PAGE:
A’s stadium: possible winners and losers at Laney College site
Property owned by the Peralta Community College District that has been proposed as a possible site for a new A’s stadium is seen in Oakland, Calif. on Tuesday, June 27, 2017. (Kristopher Skinner/Bay Area News Group)
OAKLAND — Standing in his motorcycle shop on E. 10th Street, Tyler Carson had trouble envisioning how a 30,000-seat baseball stadium could be plopped down two blocks away. He could, however, imagine the foot traffic and parking nightmares if the Oakland Athletics decide to build near Laney College.
“I’m upset they painted half the curb across the street red,” Carson, who has owned Hayasa Motorbikes since 1998, said wryly. “They will have to put in a huge amount of infrastructure here.”
Two blocks in the other direction, on E. 12th Street, Jose Macias was of the opposite opinion.
“It would fit with what’s happening around the lake,” said Macias, whose family has owned La Estrellita Cafe and restaurant since 1969.
A move would be historic for the Oakland A’s. Since arriving on the West Coast from Kansas City in 1969, the team has played at the Coliseum. After attempts to move to Fremont and San Jose over the past decade, a shakeup in the front office brought a renewed committed to stay in Oakland, led by A’s President Dave Kaval. But staying in the aging, decrepit concrete goliath in East Oakland is not an option; a new stadium, whether at the Coliseum site or elsewhere in the city, is the future.
The A’s have so far narrowed their search to three locations: the Coliseum land, Howard Terminal and the Peralta Community College District headquarters near Laney. The team has said publicly that it will announce its decision this year, and officially, all three proposed sites are under equal consideration.
But momentum appears to be building for the Peralta site. While many support the idea of revitatlizing the area, there are concerns over what a 30,000-plus seat stadium would mean for Laney College and the surrounding neighborhoods where small businesses and homes are intermingled.
The aging Peralta Community College District headquarters, at E. 8th Street and 5th Avenue, abuts a channel connecting the Oakland estuary to Lake Merritt along its northwest end. A BART maintenance yard sits across 5th Avenue to the east, and across E. 8th Street to the north are Laney’s ballfields.
And towering just west of the college is Interstate 880 — the mighty, often congested, Nimitz. The 13 acres might be a cozy squeeze for a ballpark, but depending on how its configured, fans’ views from inside could include downtown Oakland and Lake Merritt. BART is a nine minute walk away.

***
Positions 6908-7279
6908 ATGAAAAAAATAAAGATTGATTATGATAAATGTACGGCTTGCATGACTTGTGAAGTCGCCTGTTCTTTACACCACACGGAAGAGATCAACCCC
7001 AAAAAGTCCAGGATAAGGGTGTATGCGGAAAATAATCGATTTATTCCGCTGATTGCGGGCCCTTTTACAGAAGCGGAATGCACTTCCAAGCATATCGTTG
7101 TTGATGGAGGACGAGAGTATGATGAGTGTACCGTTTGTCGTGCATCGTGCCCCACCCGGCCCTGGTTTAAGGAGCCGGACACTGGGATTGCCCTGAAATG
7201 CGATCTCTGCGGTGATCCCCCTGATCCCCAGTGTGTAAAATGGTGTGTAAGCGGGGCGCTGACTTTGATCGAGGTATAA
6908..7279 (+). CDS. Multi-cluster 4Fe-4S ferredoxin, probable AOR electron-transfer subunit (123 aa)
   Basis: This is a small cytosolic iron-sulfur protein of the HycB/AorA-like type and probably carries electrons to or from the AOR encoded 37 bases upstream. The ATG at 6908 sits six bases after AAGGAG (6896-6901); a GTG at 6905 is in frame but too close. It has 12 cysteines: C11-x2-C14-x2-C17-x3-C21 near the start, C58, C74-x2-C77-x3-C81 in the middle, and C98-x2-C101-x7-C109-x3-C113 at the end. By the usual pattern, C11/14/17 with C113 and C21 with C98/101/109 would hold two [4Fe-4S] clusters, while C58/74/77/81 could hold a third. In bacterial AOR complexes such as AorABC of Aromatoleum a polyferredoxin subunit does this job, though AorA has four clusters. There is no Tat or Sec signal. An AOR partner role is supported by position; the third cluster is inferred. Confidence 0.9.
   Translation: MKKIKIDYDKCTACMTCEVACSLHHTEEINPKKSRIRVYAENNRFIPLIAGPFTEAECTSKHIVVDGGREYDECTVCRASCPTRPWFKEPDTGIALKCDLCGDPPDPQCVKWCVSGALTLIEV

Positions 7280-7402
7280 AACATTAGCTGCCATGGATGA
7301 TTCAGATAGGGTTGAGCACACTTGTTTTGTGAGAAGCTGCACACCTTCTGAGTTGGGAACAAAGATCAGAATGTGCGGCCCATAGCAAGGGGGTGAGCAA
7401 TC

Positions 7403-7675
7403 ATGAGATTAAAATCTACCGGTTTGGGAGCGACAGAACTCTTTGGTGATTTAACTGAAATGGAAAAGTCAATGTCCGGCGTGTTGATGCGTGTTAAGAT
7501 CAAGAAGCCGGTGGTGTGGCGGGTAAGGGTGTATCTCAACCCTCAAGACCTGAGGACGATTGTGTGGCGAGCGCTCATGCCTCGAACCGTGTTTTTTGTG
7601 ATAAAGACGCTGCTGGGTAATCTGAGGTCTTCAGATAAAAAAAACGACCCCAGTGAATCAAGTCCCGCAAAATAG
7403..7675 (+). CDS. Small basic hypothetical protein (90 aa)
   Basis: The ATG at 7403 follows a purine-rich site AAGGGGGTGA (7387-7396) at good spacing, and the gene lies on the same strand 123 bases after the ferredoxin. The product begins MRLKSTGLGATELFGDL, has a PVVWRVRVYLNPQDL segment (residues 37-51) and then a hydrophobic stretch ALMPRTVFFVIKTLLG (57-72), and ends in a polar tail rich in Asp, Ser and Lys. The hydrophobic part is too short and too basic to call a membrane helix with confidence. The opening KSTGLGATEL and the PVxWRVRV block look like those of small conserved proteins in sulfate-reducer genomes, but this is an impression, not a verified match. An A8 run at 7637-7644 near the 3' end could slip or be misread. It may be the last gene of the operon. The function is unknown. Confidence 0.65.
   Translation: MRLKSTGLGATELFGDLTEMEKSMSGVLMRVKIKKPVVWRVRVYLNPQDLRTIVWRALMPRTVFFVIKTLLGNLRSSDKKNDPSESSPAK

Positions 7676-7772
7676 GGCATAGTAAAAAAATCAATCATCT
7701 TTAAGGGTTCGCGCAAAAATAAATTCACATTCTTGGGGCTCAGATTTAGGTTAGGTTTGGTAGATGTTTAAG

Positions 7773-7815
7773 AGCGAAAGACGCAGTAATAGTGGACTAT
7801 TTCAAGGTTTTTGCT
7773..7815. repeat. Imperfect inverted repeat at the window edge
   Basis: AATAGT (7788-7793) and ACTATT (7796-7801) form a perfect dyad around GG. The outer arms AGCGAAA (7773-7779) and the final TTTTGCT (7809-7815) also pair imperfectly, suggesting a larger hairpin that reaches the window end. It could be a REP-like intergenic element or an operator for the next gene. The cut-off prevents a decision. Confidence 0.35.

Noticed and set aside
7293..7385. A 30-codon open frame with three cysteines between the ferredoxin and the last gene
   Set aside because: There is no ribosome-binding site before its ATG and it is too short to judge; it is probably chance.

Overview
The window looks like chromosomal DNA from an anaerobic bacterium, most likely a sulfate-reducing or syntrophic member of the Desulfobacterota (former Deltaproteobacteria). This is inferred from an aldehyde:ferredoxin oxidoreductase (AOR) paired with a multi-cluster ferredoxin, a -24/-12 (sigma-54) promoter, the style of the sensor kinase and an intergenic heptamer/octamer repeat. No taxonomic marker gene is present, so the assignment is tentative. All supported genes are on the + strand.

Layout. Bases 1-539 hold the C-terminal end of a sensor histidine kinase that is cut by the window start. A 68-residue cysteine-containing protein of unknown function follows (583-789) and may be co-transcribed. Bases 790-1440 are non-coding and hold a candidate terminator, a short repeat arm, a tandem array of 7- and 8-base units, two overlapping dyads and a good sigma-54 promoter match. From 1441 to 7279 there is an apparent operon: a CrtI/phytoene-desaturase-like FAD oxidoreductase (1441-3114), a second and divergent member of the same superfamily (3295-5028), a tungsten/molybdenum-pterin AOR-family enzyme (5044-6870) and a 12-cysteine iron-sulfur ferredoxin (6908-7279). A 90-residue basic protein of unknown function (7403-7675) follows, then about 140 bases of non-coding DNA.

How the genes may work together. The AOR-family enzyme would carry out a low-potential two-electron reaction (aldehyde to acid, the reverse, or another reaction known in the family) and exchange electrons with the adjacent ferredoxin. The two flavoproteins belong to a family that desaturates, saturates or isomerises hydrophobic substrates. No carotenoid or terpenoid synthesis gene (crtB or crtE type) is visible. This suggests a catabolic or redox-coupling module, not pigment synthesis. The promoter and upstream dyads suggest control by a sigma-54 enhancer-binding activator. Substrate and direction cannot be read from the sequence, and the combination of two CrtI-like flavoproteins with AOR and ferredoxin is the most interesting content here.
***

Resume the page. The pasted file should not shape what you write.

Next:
Reesa Tansey, a senior consultant at Colliers International, said the area in the shadow of the stadium has remained largely untapped by new and larger businesses.
“You have a very diverse residential neighborhood,” she said. “You have pockets of some industrial but there can be major retail arteries … where I think there are opportunities.”
The college is not an island like the Coliseum and Howard Terminal, cut off by distance or barriers from the surrounding neighborhood. Within blocks emerges the heart of Eastlake, where car wash and auto body shops, Asian grocery markets and mom-and-pop stores serve one of Oakland’s most diverse neighborhoods, from 1st Avenue to 14th Avenue along International Boulevard and side streets.
The neighborhood is used to change, but squeezing in a development the size of a baseball stadium could have impacts never before seen, said Ener Chiu, associate director of real estate development at the East Bay Asian Local Development Corporation. The nonprofit began working in Eastlake in the 1990s, when the population of southeast Asian and Chinese immigrants began to rise.
According to U.S. Census data, 90 percent of the households in Eastlake are renters. Between 2000 and 2014, new residents had moved into 80 percent of the residences, suggesting high turnover in the neighborhood.
“Which suggests that most of the folks are short-term residents and don’t have a lot of housing security, making them very susceptible to displacement,” Chiu said. He added residents on the other side of Laney in Chinatown would also be vulnerable.
“Nobody is interested in freezing a neighborhood but we are interested in how this could disrupt people who have the least amount of control of their day to day,” Chiu said.
Multiple merchants along E. 12th Street and International Boulevard, even those who do not own their buildings, showed no signs of putting up a fight if the team became their new neighbor.
“It’ll bring life into this place,” said Frank Yin, who owns Fine Concept Furniture on 5th Avenue. Yin and others got a taste of a big crowd two weeks ago, when an estimated one million people descended on Oakland for the Warriors parade and rally at the south end of Lake Merritt.
Carlos Ortiz, who owns Oakland Collision Center, charged people $40 to park in his lot. “They filled it up,” Ortiz said.
So far, the proposal has received little pushback from Peralta Chancellor Jowel Laguerre or the college district’s faulty union. Laguerre held an initial meeting with the A’s but said it is the team’s decision to make.
“We’ll react to that,” he said. “Keeping the A’s in town is everybody’s business.”